Judging Like a Malt-Horse: The Humanist Interpretation of Humanity

  • Erica Fudge


‘Speak that I may see you’: Socrates’ dictum, cited by both Erasmus in the early sixteenth century and Jonson in the early seventeenth, comes to life at the end of Valentine and Orson.1 Orson becomes visible through his ability to communicate, and his contemplative state at the end of the text reveals a new notion of the species, one which can be termed humanist rather than Reformed. Speech and identity are inextricably linked: just as Orson needed to gain his voice to truly enter the human community, so humanists proposed that spoken communication was a signifier of humanity. This emphasis on speech would seem to offer a solution to the dangerous frailty of human status offered by the Reformed emphasis on conscience. But at the same time as eloquence was emerging as the site of human-ness the question of interpretation was also an issue. Eloquence was only a signifier of the human if it could be understood; in fact, eloquence, like beauty, is in the eye of the beholder. The human can be as eloquent as is humanly possible, but if his eloquence is not understood, if he is not interpreted aright, then his eloquence counts for nothing, and as such interpretation becomes the skill which defines the human.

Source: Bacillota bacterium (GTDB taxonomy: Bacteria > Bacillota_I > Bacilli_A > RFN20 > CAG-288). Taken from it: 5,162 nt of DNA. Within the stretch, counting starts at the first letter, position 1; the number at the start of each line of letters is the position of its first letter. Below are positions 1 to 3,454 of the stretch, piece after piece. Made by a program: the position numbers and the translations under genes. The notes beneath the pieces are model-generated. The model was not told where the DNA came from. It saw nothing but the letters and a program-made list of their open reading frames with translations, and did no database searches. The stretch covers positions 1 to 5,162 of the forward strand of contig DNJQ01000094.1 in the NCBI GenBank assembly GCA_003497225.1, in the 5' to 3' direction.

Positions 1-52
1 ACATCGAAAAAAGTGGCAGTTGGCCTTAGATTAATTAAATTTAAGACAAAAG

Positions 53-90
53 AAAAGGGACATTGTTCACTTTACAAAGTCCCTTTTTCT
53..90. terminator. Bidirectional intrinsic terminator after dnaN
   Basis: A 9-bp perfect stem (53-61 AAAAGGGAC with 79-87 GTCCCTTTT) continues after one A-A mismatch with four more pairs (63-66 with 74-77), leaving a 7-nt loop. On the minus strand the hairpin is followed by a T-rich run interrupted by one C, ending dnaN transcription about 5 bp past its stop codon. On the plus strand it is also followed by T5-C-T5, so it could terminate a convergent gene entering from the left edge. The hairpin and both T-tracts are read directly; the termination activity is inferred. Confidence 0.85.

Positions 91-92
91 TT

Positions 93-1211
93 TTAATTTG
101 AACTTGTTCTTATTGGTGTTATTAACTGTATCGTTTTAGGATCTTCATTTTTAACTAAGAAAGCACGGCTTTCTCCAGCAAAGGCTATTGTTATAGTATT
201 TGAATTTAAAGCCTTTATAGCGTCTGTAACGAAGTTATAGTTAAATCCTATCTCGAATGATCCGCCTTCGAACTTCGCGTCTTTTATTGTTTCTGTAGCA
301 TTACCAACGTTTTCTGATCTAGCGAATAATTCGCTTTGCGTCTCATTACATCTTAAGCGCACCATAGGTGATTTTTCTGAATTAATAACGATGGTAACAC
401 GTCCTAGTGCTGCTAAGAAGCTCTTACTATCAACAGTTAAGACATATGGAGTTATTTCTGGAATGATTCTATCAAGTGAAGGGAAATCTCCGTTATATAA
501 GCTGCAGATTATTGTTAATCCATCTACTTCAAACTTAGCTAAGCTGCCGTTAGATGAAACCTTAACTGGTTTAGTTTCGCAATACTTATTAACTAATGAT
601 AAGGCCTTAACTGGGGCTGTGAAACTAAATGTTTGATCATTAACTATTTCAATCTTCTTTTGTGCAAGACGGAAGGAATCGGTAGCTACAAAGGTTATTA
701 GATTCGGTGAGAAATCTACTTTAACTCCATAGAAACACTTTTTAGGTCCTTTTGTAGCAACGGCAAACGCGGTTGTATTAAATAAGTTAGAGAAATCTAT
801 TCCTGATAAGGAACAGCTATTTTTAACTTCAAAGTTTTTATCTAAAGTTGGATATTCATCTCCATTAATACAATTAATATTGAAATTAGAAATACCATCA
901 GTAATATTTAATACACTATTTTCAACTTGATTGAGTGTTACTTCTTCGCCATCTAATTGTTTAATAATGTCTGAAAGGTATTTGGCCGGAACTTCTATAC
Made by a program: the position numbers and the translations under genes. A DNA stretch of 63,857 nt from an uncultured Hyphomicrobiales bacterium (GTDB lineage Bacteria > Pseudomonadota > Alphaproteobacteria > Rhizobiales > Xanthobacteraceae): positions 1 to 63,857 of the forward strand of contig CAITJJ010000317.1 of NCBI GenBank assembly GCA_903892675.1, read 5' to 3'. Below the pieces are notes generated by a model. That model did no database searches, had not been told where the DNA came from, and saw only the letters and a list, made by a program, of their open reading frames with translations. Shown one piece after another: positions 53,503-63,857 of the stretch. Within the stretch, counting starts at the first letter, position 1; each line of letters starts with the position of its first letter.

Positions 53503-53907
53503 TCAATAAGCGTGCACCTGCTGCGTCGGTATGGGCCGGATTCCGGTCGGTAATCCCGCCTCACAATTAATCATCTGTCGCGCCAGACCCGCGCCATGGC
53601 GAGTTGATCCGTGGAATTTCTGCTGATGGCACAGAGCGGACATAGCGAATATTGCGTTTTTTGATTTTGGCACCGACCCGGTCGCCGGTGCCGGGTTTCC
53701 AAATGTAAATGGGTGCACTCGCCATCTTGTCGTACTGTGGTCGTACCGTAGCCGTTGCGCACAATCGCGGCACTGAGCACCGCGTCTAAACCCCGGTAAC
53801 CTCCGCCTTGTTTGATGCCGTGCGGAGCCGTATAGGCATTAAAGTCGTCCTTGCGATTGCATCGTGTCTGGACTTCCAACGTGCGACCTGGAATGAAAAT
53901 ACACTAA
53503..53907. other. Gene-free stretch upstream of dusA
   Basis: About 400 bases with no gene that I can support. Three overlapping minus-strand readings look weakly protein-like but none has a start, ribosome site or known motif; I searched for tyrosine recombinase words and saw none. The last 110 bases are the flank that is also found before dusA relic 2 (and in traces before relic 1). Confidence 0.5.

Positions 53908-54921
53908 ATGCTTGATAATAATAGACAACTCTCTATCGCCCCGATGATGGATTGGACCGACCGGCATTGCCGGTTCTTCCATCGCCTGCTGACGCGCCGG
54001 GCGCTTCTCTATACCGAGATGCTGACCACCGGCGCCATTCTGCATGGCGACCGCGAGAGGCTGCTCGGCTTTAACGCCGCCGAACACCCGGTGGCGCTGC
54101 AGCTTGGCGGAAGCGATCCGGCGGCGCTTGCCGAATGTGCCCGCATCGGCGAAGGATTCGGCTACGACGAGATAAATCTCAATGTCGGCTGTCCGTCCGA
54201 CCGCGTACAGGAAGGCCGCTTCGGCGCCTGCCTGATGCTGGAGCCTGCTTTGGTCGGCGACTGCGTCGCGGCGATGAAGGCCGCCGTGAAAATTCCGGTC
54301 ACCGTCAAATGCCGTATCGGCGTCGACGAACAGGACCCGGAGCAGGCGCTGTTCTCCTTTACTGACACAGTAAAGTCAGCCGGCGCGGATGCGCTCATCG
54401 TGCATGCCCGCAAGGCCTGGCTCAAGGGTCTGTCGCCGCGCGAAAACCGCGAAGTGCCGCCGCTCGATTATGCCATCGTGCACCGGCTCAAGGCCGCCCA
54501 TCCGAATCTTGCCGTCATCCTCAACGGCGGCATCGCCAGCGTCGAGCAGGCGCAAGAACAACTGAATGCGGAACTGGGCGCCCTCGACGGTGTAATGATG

Good Reader Greek Text Humanist Idea Brute Beast Reform Idea 
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Copyright information

© Erica Fudge 2000

Authors and Affiliations

  • Erica Fudge
    • 1
  1. 1.Faculty of Humanities and Cultural StudiesMiddlesex UniversityUK

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